As we reach the middle of the week, I can see the weekend in almost...
This afternoon we are talking about my favourite subject, makeup. For some women its handbags, others it may be shoes, but my weakness is make up. I’m a sucker for a new lip gloss or an eyeshadow pallet or anything that adds a bit of glitter to my face. Years ago I was vegan and well into my animal rights, and would only wear cruelty free make up, which was basically the body shop and BWC, there really wasn’t much else out there. These days a lot has changed. There is so much more choice and I think a lot of us think its a given that the make up we buy is cruelty free. Sadly this isn’t the case. For this reason, when Kerry from Cambridge Makeup Artist sent me this article about vegan and cruelty free make up, I thought it would be a bit of an eye opener for you all. I was certainly surprised to know that so many big brands have their own vegan range and I am certainly going to look into changing the make up I use for more cruelty free options.
One of the many joyous perks of my job is getting to know each and every one of my brides on a personal level and finding out what makes them tick. Over fun and laughter during trials, endless cuppas and fascinating chats with them all, I get a real insight into their priorities for their big day.
I can’t tell you how many brides in recent months have asked if I use cruelty-free, vegan makeup. This seems to be an ever-increasing trend that piqued my interest as in everyday life more and more people seem to be following vegan diets and their reasons for this really align with my own beliefs about being kinder to the world around us.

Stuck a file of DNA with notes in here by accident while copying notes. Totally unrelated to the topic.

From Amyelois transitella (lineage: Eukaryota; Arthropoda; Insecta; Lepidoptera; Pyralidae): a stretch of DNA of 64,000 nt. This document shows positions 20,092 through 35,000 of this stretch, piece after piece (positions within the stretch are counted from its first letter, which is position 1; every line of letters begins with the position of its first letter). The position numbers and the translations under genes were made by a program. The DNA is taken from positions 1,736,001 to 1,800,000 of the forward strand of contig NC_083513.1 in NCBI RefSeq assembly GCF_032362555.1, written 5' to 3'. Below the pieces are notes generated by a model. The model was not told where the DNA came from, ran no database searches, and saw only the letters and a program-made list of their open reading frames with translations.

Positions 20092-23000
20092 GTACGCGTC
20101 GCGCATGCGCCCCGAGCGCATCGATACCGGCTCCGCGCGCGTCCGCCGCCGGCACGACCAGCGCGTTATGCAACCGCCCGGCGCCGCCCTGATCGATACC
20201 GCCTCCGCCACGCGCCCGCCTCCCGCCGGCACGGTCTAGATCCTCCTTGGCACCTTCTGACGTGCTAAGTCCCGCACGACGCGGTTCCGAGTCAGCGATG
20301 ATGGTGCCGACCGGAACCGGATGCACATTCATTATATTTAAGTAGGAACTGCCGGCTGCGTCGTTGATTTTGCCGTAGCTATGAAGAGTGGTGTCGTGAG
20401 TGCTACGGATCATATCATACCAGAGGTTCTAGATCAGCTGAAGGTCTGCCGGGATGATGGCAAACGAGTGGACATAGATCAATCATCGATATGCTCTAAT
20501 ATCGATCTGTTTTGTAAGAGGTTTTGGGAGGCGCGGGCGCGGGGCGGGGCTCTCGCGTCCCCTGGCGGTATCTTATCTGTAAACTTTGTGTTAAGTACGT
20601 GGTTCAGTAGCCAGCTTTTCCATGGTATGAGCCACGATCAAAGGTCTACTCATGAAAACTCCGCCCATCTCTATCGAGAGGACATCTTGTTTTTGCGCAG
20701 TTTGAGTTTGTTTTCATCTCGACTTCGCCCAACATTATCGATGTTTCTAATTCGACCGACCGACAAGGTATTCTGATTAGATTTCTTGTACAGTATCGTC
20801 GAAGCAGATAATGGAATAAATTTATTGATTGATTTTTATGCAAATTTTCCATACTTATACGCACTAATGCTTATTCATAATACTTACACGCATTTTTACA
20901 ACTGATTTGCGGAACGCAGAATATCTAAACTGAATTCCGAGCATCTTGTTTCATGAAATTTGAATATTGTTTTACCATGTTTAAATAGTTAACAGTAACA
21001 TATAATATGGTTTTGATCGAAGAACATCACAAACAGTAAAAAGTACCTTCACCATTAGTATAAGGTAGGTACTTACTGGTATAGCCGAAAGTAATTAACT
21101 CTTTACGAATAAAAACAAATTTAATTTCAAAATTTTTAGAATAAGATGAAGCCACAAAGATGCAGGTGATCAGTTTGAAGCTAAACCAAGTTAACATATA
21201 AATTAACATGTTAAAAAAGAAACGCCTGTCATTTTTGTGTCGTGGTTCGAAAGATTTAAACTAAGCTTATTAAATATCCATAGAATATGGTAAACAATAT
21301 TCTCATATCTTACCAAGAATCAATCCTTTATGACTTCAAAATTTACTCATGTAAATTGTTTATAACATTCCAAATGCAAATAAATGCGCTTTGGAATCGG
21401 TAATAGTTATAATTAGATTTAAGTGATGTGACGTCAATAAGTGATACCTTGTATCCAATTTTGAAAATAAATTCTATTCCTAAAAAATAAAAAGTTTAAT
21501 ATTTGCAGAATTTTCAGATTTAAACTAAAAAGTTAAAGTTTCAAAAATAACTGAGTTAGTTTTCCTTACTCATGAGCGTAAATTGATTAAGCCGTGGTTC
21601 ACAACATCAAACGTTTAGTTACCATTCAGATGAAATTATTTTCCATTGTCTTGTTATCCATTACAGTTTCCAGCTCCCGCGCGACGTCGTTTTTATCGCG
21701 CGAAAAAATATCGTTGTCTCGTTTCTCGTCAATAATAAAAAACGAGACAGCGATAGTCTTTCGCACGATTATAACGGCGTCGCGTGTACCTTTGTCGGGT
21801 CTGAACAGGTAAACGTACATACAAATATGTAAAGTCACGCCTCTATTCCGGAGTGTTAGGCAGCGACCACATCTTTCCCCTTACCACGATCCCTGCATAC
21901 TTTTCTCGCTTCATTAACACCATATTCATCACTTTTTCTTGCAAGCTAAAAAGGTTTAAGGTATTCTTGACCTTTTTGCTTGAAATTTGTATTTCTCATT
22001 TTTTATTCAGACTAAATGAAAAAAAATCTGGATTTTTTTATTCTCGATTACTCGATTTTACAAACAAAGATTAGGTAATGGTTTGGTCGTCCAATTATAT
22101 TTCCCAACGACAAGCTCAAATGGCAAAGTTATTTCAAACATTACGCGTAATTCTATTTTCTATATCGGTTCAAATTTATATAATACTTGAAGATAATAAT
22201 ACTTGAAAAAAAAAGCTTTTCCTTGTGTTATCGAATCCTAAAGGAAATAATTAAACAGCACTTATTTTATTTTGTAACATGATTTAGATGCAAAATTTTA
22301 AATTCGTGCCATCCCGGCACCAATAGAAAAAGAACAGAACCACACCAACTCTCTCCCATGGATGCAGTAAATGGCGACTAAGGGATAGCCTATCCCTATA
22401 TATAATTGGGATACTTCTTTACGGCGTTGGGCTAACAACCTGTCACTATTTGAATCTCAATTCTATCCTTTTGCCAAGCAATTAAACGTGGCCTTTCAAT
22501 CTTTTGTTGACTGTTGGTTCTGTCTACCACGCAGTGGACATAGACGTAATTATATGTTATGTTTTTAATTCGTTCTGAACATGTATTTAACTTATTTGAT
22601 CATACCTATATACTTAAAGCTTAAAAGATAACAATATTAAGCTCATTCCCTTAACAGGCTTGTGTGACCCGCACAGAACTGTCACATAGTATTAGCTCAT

After doing some research of my own, I was sickened to discover that cosmetic testing on animals is still used in some parts of the world. Although numerous bans implemented throughout the European Union since 2004 have prevented unethical testing on cosmetic products and their ingredients, a staggering 80% of the rest of world still allows cosmetics to be tested on animals. (SOURCE: Ethical Consumer)
Satisfying the needs and desires of my brides has always been of paramount importance to me and so for some time I have been investing in the wealth of vegan makeup ranges now available on the market. I am very proud to say that my bridal makeup kit is now cruelty-free and bursting at the seams with my favourite vegan-friendly brands.
There are so many different benefits to choosing these ranges for your own makeup collection and most importantly for your big day, but here are my Top 10 motivations for going vegan:
✅ Animal rights – these ranges are produced without any harm to animals and do not contain any animal ingredients
✅ They contain less ingredients and are free from harsh parabens and lanolin, so these products promote happy, healthy and beautifully conditioned skin
✅ There are lots of vegan options on the market that achieve exactly the same look as their non-vegan alternatives
✅ They are friendly on your purse – CMA recommends: Superdrug B.Cosmetics for an excellent value vegan range
✅ 60% of your skin absorbs any products you apply, so by going vegan you are nourishing your skin rather than clogging your pores with animal bi-products. Did you know: lanolin is a fat derived from sheep’s wool?
✅ Most vegan makeup is rich with extra vitamins A, C and E to nourish skin
✅ Vegan makeup is ideal for sensitive or acne-prone skin – avoid any unwelcome breakouts in the run up to your big day!
✅ They are kind to the environment – no Boho wedding would be complete without a natural makeup kit to reflect the bride’s own beliefs
✅ Veganism is now one of Britain’s “fastest growing lifestyle movements”- be a part of the revolution! SOURCE: Vegan Society
✅ Top Tip: if you’re still not convinced, why not do your own research? Look out for the Leaping Bunny logo on products to certify they are endorsed by Cruelty Free International and the PETA #BEAUTYWITHOUTBUNNIES logo. If in doubt, check with the manufacturers FAQs or contact them directly for further information. Or click HERE to find out more about the RSPCA’s ongoing campaign to prevent cosmetic animal testing worldwide.
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